Island City Stage near Ft. Lauderdale

By: - Jun 06, 2024

You may not agree with Elliot Isaac’s belief about beauty.

“Hot is everything,” he tells his adult daughter, referring to his belief that sexual attractiveness is most important in a relationship.

But you have to admit that Elliot can speak beautifully.

“I touch him,” Isaac says, referring to his boyfriend. “I touch his skin…stretched like a crisp, freshly-ironed sheet pulled tight across a perfectly made bed; creaseless; and all you want is to slip inside those sheets and stay there forever.”

Actually, the author of those eloquent words is the provocative, insightful, and witty playwright Joshua Harmon. His moving, layered, poetic, but not flawless play, Skintight, is running at Island City Stage (ICS) in a commendable two-and-a-quarter hour professional production (including intermission) through June 29. It was originally going to close on June 23. However, due to high ticket demand, the run will last almost a week longer.

That’s a good thing for South Florida audiences and visitors. Indeed, this is a fine production complete with impressively natural performances and admirable behind-the-scenes work. Of course, we’ve come to expect great things from ICS. It is an award-winning, nonprofit professional theater company in Wilton Manors. ICS primarily produces productions of LGBTQ-themed plays and musicals.

ICS’s production of Skintight, which Artistic Director Andy Rogow sensitively directs, stars talented performers Suzanne Ankrum, Steve Schroko, Laura Argo, Louis Pedraza, Jeff Brackett, and Daniel Barrett. Several of the actors are new to ICS.

But you may recognize the behind-the-scenes artists. In addition to Rogow, they include Ardean Landhuis (scenic and lighting design) as well as W. Emil White (costume design) and David Hart (sound design).

While Skintight is a comedy, it is hardly fluff. In fact, it’s a mind exercising meditation on family, history, beauty, the nature of love, the power of attraction, our society’s obsession with youth, and how we teach our young that exterior appearances matter the most.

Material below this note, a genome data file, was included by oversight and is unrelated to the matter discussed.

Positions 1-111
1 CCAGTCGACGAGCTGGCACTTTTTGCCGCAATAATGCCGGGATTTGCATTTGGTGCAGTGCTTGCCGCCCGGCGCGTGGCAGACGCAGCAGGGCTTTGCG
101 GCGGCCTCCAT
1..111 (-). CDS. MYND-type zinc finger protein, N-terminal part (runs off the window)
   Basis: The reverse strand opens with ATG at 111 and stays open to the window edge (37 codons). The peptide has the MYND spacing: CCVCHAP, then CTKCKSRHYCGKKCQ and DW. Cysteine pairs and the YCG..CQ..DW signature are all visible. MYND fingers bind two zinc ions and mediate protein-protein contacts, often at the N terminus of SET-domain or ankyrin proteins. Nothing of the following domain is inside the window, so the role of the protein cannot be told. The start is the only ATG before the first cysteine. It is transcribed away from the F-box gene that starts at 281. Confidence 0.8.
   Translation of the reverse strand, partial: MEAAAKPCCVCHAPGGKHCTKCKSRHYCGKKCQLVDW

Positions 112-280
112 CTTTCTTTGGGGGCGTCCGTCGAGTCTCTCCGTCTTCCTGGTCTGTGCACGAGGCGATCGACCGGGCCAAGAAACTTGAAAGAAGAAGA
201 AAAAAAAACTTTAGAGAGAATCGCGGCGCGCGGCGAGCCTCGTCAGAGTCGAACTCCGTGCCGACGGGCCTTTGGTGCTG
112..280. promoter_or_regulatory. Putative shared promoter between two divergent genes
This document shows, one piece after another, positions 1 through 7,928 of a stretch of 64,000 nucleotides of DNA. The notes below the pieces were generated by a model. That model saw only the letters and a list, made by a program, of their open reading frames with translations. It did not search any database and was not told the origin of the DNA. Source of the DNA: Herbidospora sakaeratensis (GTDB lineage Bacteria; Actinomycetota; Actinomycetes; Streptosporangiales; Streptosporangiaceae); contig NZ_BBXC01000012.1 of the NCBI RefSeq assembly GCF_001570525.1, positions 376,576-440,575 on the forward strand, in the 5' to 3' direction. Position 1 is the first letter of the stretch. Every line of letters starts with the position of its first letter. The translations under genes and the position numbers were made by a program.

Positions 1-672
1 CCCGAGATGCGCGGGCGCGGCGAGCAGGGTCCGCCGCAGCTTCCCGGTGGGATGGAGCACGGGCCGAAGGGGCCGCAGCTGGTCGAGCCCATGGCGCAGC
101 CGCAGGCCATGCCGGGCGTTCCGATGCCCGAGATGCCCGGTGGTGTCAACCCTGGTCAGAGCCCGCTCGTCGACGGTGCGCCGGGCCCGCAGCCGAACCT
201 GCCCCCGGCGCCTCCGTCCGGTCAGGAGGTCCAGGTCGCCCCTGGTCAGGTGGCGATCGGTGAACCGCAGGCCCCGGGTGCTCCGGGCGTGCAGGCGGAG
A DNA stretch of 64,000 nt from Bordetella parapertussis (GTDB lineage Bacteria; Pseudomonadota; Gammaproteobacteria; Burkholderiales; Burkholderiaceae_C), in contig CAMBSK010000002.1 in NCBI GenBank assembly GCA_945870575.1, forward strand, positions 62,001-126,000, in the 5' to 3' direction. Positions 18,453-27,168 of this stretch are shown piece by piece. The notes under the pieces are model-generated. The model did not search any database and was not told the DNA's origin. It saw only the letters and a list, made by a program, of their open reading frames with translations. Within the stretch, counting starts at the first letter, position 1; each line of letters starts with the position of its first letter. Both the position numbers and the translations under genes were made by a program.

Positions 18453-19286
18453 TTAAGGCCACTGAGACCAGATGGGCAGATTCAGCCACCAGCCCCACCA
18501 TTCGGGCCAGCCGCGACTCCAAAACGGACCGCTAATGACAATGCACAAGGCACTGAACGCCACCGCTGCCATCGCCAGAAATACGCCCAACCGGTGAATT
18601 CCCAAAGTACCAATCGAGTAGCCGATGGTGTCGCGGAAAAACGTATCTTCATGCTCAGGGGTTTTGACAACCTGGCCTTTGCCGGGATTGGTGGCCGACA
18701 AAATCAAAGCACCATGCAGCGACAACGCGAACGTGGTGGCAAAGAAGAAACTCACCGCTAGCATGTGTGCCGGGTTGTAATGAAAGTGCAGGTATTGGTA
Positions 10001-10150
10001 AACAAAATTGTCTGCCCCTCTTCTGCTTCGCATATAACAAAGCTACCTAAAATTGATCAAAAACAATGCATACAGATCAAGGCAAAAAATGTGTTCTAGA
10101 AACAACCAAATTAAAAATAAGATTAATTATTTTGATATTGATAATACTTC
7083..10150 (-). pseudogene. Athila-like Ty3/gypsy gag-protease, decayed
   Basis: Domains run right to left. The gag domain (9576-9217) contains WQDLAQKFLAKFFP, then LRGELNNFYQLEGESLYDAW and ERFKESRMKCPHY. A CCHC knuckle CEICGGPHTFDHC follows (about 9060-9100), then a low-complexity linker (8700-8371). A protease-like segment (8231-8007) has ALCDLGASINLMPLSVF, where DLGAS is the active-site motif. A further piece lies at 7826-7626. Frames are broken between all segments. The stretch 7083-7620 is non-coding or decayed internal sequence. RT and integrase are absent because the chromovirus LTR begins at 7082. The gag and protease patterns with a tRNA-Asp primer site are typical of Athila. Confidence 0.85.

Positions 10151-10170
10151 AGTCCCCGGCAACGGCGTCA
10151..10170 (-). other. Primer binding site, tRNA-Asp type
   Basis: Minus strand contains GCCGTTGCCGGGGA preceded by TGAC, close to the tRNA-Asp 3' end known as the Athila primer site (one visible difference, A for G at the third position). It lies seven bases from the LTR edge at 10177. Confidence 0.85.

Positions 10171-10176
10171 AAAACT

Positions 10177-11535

Parts of Skintight, which is painfully funny at times, are unapologetically direct, acerbic, and vulgar. Keep this in mind if you are easily queasy or overly sensitive. In addition, realize that this is not a play for children.

Skintight takes place in New York City during 2014.

When middle-aged attorney Jodi Isaac (Ankrum) arrives for her father’s 70th birthday, she is a mess, and understandably so. Her middle-aged husband has left her for a 24-year-old woman and all of her friends have left her for the newlyweds. As if that’s not enough, one of Isaac’s two children (an offstage character) is a troubled youngster. Naturally, Isaac expects her dad (Schroko) to comfort her during this trying time in her life.  Instead, she eventually learns that Trey (Brackett), the 20-year-old man inside the apartment, is her father’s partner.

“Partners? Like business partners?” she asks Trey.

“No, partners. Like, partner partners,” he responds.

What follows is a neurotic, riveting family comedy-drama that may call to mind the musical Falsettos and its own dysfunctional clan.

Skintight is not a satire, as are other works by Harmon, but it’s darkly comic. In fact, it will likely cause you to squirm and laugh, sometimes at the same time.

You’re also likely to feel for characters such as Jodi’s older son, 20-year-old Benjamin (Barrett). He’s a gay, Jewish young man studying queer theory and Yiddish culture at a university in Budapest, Hungary. But his father, Jodi’s ex, has interrupted his son’s studies to request that he attend dad’s engagement party in Los Angeles. That affair has already taken place offstage, although Benjamin tells us about it.

The entirety of Skintight takes place in Elliot and Trey’s house, where the older man is reluctantly celebrating his 70th birthday with his daughter and grandson. (Elliot doesn’t like surprises and we get the sense that he’s mostly a private person.)

Speaking of surprises, how is Benjamin supposed to react to what he unexpectedly discovers at his grandfather’s apartment?

“Maybe you should think about how confusing it is for a twenty-year-old when his grandfather’s NAKED BOYFRIEND walks around in front of him. Who’s also 20!” Jodi thunders at her father, noting that her son may also harbor feelings for Trey.

“Of course they want to…hang out, that’s how twenty-year-olds are, they do twenty-year-old things with other twenty-year-olds. They don’t hang out with seventy-year-old men.”

Apparently, some young people do “hang out” with older individuals. And while the playwright gives Jodi plenty of chances to air her views, Harmon also gives Elliot and Trey chances to express their viewpoint and feelings.  The result is a balanced play that, in the end, allows us to form our own conclusions and opinions rather than tell us what to think.